Logan 9" with screwcutting gearbox and power cross feed, but without an electric motor fitted - circa 1956
The 9" Logan lathe was available with a capacity of either 17" or 28" between centres and, by 1956 at least, could be ordered with various combinations of a screwcutting gearbox and power-feed apron. Like South Bend and Boxford, the range divided into simple groups:
Plain apron and changewheel screwcutting - Model 9B28-61
Powered apron and changewheels - Model 9B28-41
Plain apron and screwcutting gearbox - Model 9B9B28-21
Powered apron and screwcutting gearbox - Model 9B28-1
In the case of the 17" between centres lathes the model designations were identical - but with the figure 17 substituted for 28.
With a nose thread of 1.5" x 8 t.p.i., a bore of 25/32" and a collet capacity of 0.5" the No. 3 Morse taper spindle, ran on sealed-for-life ball races, the pre-loading of which was set at the factory. The makers claimed that the spindle run-out 12" away from the nose was as little as 0.001"; an adaptor was supplied to sleeve the spindle from a No. 3 Morse taper to a No. 2.
Of traditional American pattern the ground-finish bed had two raised Vs and two flats, the saddle ran on one V and one flat - the tailstock on the other V and flat. The bed could, at extra cost, be ordered flame-hardened.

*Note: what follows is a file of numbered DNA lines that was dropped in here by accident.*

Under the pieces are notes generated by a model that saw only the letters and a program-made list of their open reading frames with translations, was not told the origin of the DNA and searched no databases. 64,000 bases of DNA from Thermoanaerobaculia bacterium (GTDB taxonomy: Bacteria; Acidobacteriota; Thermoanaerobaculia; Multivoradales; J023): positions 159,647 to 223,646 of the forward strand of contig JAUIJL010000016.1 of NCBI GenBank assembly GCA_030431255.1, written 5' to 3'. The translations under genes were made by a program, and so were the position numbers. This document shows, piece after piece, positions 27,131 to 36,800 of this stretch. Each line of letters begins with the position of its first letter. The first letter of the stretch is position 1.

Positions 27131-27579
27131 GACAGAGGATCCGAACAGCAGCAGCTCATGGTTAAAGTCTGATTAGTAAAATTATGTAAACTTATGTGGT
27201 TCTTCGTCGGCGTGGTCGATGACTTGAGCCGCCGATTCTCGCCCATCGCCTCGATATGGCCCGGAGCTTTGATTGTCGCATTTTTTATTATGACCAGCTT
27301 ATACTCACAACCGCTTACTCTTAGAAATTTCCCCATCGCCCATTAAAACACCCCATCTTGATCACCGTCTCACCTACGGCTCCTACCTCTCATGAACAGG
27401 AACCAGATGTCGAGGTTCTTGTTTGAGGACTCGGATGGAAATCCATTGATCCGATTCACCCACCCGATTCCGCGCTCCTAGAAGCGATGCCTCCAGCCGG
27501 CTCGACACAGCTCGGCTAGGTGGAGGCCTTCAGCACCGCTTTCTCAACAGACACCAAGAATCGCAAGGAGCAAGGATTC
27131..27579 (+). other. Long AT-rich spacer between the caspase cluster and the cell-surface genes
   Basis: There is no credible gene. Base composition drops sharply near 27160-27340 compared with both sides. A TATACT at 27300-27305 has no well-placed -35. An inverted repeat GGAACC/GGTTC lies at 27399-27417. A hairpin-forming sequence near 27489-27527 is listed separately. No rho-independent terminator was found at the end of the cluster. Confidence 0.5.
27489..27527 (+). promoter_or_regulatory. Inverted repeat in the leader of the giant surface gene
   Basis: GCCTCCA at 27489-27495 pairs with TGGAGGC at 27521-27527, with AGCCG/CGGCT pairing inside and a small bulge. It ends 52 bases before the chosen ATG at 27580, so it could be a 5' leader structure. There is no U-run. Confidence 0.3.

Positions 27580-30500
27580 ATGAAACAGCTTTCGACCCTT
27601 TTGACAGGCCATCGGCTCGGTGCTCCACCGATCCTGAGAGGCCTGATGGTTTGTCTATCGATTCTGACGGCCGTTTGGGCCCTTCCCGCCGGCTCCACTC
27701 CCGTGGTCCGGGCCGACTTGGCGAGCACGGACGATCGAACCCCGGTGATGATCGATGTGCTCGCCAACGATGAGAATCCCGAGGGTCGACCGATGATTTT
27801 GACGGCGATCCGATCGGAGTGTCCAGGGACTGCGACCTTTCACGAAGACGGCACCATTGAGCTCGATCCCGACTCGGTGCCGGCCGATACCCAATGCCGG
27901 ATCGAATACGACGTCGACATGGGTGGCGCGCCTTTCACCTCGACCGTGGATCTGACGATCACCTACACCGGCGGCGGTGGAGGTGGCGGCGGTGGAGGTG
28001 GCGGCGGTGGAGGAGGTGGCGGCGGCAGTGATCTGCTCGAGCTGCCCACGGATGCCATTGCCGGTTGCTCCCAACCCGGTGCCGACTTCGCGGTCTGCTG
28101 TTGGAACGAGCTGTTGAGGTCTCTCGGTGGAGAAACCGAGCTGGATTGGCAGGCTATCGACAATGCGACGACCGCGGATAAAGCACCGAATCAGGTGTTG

Mounted independently of the lathe the simple, bronze-bearing countershaft was able to provide twelve speeds of 55, 80, 112, 144, 200, 253, 353, 459, 645, 831, 1157 and 1450 rpm. - although the very early 9-inch lathes may have had the backgear speeds set somewhat lower. The motor, fastened directly to the countershaft casting, was fitted with a two-step pulley - whilst the countershaft-to-spindle drive used a 3-step V pulley. The belt was tensioned by a traditional "over-centre" lever with a screwed adjuster.
Although Logan lathes are rare in Great Britain, in early 1999 a strange 9" lathe, with no maker's markings and looking like across between a South Bend and a Boxford was hauled out of a van in the author's driveway with the riposte, "Bet you don't know what this is, then!". As the owner didn't believe me when I suggested that it might be a Logan from the USA, I told him to check if the spare headstock bearings that lay in the bottom of the accompanying bits-and-pieces box were marked "New Departure", a name unheard of amongst amateur engineers in England. He almost fell over backwards when that, indeed, proved to be the case.
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